Go Forth (Vol. 24)

Go Forth is a series curated by Nicolle Elizabeth that offers a look into the publishing industry and contemporary small-press literature. See more of the series.

Elizabeth Mikesch’s book of stories, Niceties, is out from Calamari Press. The stories in Niceties push the boundaries of language and dissonance in a way that’s uncommon and rarely seen in fiction, which is only one of the reasons this book is so great. Also, Niceties has received favorable words from Noy Holland, Gary Lutz, Peter Markus, and Blake Butler. Her other work has appeared in places such as Unsaid and The Literarian. I met Elizabeth in Seattle at AWP when we signed books together. The first night I met her, at Whiskey Bar on Second, I mentioned something about reading an article in Harper’s or the New Yorker or somewhere, and before I could finish she looked at me and said, “Fuck articles.” From there we hit it off.

—Brandon Hobson

Brandon Hobson: Can you tell me how your book came to be published by Derek White at Calamari?

Elizabeth Mikesch: Derek White is the best. He is his own dialect. I sent him saturated e-mails anxiously awaiting to hear if he’d be into reading what I had. I had eaten nothing but squid for five years. People would say “O, you’re showing.” When I found out he was going to publish the work, I had diner cheese fries, stayed up until 6am. I woke up late and blew an interview to be a barista.

BH: Niceties doesn’t seem to follow a traditional structure. I like the strangeness of Niceties.

EM: Niceties is hard to know, which I get. Plots are for dying in. The book took becoming a special type of sociopathy for sound to write it among many a home bug infestation, psychic pica, and the internet in general. Yet the heart still can swell.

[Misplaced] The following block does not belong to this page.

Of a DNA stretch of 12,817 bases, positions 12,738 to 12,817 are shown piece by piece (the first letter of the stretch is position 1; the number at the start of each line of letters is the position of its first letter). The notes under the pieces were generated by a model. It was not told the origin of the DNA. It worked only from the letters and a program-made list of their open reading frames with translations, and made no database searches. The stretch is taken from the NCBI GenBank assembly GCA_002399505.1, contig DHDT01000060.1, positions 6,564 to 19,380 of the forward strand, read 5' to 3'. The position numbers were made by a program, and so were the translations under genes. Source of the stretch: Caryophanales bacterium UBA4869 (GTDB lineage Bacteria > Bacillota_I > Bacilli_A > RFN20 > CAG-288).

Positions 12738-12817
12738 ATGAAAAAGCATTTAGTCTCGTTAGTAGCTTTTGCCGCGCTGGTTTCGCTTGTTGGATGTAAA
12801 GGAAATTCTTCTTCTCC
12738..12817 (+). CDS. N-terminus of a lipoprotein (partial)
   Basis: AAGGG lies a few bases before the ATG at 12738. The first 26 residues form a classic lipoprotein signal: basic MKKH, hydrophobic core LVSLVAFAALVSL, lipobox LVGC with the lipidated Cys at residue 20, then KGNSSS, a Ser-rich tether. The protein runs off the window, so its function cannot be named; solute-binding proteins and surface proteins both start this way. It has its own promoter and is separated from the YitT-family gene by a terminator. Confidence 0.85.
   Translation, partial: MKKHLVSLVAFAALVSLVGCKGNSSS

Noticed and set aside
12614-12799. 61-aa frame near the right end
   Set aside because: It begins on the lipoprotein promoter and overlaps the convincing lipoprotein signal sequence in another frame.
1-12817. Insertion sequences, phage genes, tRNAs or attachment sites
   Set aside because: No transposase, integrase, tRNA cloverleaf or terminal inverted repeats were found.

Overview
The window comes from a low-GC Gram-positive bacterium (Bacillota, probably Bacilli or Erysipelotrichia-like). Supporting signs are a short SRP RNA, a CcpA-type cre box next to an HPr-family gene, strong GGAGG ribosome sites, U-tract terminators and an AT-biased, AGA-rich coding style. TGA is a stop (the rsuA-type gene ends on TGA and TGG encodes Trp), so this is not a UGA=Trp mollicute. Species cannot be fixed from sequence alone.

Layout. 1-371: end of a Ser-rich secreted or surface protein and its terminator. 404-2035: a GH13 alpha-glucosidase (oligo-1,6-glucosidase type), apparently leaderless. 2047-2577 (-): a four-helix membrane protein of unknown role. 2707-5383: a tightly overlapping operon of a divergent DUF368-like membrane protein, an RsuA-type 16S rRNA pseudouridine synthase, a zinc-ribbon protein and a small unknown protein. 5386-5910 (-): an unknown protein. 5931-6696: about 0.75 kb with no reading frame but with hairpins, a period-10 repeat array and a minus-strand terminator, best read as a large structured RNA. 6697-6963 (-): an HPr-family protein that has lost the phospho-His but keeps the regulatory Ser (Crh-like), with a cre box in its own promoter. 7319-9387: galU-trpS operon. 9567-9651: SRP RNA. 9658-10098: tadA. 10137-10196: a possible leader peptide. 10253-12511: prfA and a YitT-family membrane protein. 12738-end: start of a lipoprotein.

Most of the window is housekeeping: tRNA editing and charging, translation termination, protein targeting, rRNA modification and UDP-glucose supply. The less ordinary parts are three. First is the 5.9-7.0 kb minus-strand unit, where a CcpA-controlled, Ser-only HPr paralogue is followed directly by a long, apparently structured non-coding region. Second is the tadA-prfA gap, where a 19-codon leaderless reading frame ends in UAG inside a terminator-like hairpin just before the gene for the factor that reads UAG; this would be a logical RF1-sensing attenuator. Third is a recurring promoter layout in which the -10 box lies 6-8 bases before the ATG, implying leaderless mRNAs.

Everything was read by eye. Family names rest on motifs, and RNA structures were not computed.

BH: You’re like me, but more social. Interviews are weird, yeah?

EM: Interviews make me not talk like my life self. I go into the Niceties voice, but let’s stay with that. I wish that it were like 1978, and you had to talk to me on a beigeish phone with a curly fry cord and jot, and I had not to go out and wait for the call because otherwise the interview wouldn’t happen that night, and if I had to pee or something, I’d have to say, “Hold on. I’m going to have to put the phone down.”

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Episode Eleven: Another Planet

Clyde Casey was a street performer in the 1980s who would often perform in the parking lot of L.A.’s Wallenboyd, the experimental theater space where John Cusak, Tim Robbins, and many others got their start. One night the theater’s security guard didn’t show up, so they asked Casey if he could keep an eye on their patrons’ cars before and during the plays. He agreed, but only if he could stay in character—festooned with toys and musical instruments and homemade chrome-painted sculpture, he metamorphosed himself into a surrealist crime fighter, keeping Skid Row safe using only the powers of art: that night, Clyde Casey became The Avant Guardian.

But this is only where Casey’s story begins: he soon commandeered an abandoned gas station  across the street from the Wallenboyd and converted it into a remarkable unprecedented (and unrepeated) project called Another Planet, a place beloved and fondly remembered by the hundreds of homeless men and women who frequented it, along with high-ranking city officials, movie stars, and artists.

For over twenty years, no one in L.A. knew what happened to Casey. Producer David Weinberg finally tracked him down, and the Organist is thrilled to present his incredible story on our season-two premiere.